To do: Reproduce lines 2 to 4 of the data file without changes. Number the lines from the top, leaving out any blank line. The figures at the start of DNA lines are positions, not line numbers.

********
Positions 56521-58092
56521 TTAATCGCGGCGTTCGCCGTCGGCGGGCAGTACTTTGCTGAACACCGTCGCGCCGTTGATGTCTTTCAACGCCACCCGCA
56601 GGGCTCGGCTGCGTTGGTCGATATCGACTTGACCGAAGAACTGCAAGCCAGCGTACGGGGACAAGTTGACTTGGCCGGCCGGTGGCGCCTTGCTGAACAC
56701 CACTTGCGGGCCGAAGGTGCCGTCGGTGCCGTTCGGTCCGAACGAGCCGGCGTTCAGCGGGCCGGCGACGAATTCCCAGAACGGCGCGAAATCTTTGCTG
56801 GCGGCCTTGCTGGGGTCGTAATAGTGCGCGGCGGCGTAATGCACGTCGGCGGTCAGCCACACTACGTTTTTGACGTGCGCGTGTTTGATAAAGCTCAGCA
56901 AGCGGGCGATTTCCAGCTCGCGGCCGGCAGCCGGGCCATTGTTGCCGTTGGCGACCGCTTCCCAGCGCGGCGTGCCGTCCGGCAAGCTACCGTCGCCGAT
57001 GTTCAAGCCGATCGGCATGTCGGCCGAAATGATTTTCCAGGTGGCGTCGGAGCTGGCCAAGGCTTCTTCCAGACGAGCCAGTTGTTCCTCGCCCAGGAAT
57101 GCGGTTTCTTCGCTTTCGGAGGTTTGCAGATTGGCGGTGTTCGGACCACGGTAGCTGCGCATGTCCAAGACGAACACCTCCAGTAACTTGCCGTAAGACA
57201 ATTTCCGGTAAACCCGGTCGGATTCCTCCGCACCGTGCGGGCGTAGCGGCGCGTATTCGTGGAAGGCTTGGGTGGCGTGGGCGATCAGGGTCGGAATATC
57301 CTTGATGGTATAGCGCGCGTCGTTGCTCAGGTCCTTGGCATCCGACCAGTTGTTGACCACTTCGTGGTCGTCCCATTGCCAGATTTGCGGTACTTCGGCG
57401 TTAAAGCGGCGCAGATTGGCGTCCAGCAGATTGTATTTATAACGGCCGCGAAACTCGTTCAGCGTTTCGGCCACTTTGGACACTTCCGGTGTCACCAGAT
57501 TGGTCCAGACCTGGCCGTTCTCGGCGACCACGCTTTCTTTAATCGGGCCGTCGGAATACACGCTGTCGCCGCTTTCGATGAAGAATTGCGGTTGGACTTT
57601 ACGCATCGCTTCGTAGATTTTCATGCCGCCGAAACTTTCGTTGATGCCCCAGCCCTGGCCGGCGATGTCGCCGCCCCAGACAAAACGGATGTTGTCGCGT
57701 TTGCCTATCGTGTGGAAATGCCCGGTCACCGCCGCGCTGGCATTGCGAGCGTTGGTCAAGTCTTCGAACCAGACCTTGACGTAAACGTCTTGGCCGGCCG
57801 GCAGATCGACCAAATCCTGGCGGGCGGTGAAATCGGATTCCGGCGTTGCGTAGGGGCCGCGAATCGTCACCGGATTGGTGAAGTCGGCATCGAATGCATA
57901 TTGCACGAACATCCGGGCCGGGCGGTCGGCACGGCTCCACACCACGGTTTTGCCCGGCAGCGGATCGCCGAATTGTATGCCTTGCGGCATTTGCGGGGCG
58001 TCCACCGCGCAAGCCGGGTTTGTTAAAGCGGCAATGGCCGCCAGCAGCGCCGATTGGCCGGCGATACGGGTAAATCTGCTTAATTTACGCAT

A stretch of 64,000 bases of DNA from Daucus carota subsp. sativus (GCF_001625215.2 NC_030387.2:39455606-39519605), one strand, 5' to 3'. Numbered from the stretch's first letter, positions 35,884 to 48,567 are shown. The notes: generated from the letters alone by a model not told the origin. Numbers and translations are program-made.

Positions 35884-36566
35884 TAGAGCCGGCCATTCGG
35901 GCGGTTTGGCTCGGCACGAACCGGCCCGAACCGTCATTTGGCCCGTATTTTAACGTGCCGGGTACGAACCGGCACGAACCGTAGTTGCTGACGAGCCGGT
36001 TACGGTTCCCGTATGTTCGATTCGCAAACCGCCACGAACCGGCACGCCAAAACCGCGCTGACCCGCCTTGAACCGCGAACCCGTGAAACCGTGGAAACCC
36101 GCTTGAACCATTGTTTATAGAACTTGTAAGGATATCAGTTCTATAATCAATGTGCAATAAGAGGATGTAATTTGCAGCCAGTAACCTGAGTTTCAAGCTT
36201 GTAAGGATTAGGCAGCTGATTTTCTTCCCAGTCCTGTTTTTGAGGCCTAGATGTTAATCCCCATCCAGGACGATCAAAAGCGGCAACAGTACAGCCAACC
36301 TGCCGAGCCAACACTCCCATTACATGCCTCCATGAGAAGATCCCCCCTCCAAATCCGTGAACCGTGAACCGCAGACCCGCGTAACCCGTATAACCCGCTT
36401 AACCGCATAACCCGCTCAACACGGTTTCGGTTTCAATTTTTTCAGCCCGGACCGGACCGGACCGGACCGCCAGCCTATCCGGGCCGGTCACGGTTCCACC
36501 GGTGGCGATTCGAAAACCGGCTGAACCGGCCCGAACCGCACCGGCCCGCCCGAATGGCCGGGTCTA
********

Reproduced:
56521 TTAATCGCGGCGTTCGCCGTCGGCGGGCAGTACTTTGCTGAACACCGTCGCGCCGTTGATGTCTTTCAACGCCACCCGCA
56601 GGGCTCGGCTGCGTTGGTCGATATCGACTTGACCGAAGAACTGCAAGCCAGCGTACGGGGACAAGTTGACTTGGCCGGCCGGTGGCGCCTTGCTGAACAC
56701 CACTTGCGGGCCGAAGGTGCCGTCGGTGCCGTTCGGTCCGAACGAGCCGGCGTTCAGCGGGCCGGCGACGAATTCCCAGAACGGCGCGAAATCTTTGCTG